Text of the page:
The Trouble With Being Public in Emerging Markets

The Surprising Impact Regulations Have on Publicly Traded Firms

Feb 19, 2020
Finance
As Featured In 
Journal of Financial Economics

Would the world’s major multinational, publicly traded firms have an advantage across the developing world over privately owned rivals? It’d be easy to assume so. Access to capital alone, one might think, would give those larger corporations the upper hand.

Not so, says new research from Maryland Smith’s Pablo Slutzky. And the reason why is a bit surprising.

In his paper, Slutzky examines how firms grapple with business regulations that limit their operations in emerging markets.

He looks closely at what happened in Argentina in 2012, when the government, in a bid to curb capital flight, banned foreign repatriation of profits. At the time, Argentina was still struggling in the wake of the global economic crisis and fighting its own battles.

The ban presented a challenge for multinational companies that were accustomed to sending profits home. They’d have to get creative.

Slutzky’s research – informed by a giant database that lists in precise detail transactions that passed through customs in Argentina – reveals a way they could do that.

“Suppose you’re a big listed company,” says Slutzky, assistant professor of finance at the University of Maryland’s Robert H. Smith School of Business. “And you’re making money in Argentina. Now, you can no longer send money home to the United States. So, what can firms do? They can overprice imports.”

And that’s what began happening. In his research, Slutzky exploited a natural experiment to show that a firm’s ownership structure impacts its degree of regulation compliance – with publicly listed firms complying more than privately held ones. The research also revealed that the differential compliance places a burden on publicly traded firms – a burden that helps explain their subsequent M&A decisions.

It’s a way of skirting regulations – something that’s difficult for closely scrutinized public firms to do.

Here’s how.

Let’s say Walmart in Argentina was importing laundry detergent from Walmart U.S., paying $10 to its U.S. counterpart, selling it in Argentina for $15 and repatriating the $5 profit back to the home office in Arkansas. Then, along comes this regulation, and Walmart no longer can send that $5 back to Arkansas. “So,” Slutzky says, “Walmart Argentina can import the same laundry detergent, but instead of paying $10 to the U.S., it pays $15. That way it is transferring the profits in the transit price.”

In his research, Slutzky focused on aftermarket engine parts. It was a natural for him – both his father and grandfather spent a career in the industry. “I know this industry really well,” he says. He knew that the engine parts would present a peculiarity. The exact same product would be imported by two different types of firms: affiliates of the manufacturer and independent distributors that sell spare parts to end users of auto repair shops. In other words, one affiliated, one not.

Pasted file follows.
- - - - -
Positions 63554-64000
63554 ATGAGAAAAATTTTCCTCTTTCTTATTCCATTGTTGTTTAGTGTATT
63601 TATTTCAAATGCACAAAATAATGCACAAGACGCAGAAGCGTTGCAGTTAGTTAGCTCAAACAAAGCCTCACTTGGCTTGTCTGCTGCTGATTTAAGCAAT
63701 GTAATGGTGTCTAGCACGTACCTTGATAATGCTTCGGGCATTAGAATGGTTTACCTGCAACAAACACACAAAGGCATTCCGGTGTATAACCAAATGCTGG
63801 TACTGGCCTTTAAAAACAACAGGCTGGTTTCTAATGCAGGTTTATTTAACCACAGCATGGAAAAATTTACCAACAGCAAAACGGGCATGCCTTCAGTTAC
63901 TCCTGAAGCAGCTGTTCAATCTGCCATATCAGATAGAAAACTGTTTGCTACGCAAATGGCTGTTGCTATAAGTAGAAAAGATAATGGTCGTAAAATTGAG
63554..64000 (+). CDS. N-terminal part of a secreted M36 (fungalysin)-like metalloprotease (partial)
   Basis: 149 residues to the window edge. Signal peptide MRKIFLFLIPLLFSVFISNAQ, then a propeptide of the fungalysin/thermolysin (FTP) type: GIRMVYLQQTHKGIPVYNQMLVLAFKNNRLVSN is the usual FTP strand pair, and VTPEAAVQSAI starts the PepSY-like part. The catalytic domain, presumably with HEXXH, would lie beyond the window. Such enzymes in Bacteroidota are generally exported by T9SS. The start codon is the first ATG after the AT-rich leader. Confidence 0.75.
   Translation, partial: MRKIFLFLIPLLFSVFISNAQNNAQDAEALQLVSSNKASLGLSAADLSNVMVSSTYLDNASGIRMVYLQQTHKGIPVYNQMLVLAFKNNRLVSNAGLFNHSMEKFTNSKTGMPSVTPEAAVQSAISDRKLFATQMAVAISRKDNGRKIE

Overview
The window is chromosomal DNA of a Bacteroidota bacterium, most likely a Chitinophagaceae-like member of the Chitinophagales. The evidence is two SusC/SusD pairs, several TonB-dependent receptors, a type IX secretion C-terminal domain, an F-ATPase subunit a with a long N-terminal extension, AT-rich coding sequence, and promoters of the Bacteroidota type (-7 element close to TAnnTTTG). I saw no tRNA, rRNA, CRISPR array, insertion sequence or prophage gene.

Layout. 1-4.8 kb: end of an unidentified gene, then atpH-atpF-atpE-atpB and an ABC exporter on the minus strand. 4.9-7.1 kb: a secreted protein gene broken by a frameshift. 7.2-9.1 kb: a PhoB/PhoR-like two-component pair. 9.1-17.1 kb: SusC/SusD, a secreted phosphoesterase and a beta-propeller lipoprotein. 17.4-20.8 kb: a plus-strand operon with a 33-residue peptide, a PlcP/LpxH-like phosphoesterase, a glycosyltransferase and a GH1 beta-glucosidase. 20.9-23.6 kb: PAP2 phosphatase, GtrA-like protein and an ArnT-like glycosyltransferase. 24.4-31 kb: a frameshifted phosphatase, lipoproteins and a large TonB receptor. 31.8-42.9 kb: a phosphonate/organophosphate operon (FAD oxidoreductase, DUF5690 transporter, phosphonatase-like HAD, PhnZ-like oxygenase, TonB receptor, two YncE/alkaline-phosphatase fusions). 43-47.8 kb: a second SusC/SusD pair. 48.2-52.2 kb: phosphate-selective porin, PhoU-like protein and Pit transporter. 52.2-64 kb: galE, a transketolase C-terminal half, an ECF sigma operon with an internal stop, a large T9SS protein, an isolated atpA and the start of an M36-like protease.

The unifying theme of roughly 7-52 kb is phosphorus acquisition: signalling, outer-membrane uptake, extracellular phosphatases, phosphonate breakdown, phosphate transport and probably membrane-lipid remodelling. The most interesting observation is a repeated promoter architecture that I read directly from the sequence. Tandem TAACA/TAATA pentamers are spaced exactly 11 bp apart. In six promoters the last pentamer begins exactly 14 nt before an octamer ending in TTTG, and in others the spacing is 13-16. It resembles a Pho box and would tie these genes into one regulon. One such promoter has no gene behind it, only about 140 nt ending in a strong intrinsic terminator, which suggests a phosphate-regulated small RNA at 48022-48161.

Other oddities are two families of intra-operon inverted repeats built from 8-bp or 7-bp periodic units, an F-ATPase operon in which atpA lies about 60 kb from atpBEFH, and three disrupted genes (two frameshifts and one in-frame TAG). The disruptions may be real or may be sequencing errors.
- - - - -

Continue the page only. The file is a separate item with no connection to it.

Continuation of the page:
It’s what researchers look for, “a proper counterfactual,” Slutzky says. “Ford in Argentina imports an engine from Ford in the U.S., and at the same time, an independent distributor imports the exact same engine. I can compare the price paid by Ford Argentina and by an independent distributor, before and after the ban on profits repatriation.”

The price paid by independent retailers is bound to market conditions, so it is a perfect counterfactual for the study.

“If you want to bypass regulations in Argentina and overprice imports to repatriate capital, you probably have to bribe the regulator,” Slutzky says.

That means that if Walmart wants to repatriate money, hiding profits in the terms of the import price, it probably has to bribe a customs agent. But Walmart can’t do that, he says, because then Walmart would be liable in the United States under the Foreign Corrupt Practices Act. “But if you’re a private company in the United States, oversight is less strict,” Slutzky says. “My research shows that private companies bypass regulations more than publicly listed companies.”

Then, he shows what happens in the wake of new business-unfriendly regulations in developing economies. The differential cost of doing business triggers mergers and acquisitions, with private companies acquiring operations from listed firms. Private companies can increase the value of the operations of listed firms by bypassing regulations, therefore reducing compliance costs.

His paper reveals an additional cost faced by listed companies, identifies a new driver of M&A transactions, and shows evidence that high levels of regulation lead to opaque corporate structures.

What is the message of the paper? “Listed companies pay a hidden cost when operating in emerging markets because they are overseen by a larger number of agents, making it harder for them to bypass regulations,” Slutzky says. “But private companies can. And do.”

Read more:The Hidden Costs of Being Public: Evidence from Multinational Firms Operating in an Emerging Market” is forthcoming in the Journal of Financial Economics.

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